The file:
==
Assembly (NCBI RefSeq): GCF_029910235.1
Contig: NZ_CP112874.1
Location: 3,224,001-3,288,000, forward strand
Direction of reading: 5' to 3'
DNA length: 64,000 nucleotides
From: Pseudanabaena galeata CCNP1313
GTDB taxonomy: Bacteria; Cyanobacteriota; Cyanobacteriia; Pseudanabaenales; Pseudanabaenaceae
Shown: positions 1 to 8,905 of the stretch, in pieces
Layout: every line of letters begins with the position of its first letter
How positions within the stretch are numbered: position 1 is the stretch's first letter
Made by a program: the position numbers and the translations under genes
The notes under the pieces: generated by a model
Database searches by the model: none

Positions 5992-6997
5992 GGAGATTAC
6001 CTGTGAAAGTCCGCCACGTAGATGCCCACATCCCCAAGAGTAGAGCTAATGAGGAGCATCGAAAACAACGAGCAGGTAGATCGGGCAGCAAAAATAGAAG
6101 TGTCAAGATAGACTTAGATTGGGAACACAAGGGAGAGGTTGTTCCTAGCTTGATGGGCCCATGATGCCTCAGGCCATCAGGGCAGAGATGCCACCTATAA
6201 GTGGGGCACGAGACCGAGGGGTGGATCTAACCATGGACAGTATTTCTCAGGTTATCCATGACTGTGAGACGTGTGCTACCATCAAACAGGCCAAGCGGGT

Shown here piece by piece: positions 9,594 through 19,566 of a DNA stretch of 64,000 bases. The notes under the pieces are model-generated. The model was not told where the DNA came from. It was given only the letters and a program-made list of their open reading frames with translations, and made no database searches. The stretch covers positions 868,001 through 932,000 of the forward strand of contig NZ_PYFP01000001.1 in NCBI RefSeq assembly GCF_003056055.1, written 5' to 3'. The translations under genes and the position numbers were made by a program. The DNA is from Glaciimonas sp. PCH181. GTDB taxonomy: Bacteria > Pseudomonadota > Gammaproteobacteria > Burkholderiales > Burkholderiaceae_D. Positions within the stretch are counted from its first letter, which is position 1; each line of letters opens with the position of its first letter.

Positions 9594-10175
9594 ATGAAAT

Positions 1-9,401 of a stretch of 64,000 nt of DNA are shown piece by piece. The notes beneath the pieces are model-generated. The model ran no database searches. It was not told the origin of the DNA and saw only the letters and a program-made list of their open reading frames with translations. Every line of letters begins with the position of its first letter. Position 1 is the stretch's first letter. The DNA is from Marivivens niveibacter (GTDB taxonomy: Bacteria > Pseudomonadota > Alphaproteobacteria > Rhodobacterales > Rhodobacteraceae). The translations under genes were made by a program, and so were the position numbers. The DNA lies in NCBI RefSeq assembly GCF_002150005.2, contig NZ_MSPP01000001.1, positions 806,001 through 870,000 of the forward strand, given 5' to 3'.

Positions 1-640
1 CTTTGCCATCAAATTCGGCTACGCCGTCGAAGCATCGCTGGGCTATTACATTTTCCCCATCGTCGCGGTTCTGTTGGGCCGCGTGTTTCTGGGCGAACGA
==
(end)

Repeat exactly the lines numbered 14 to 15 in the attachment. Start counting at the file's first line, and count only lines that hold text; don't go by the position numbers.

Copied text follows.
Positions 5992-6997
5992 GGAGATTAC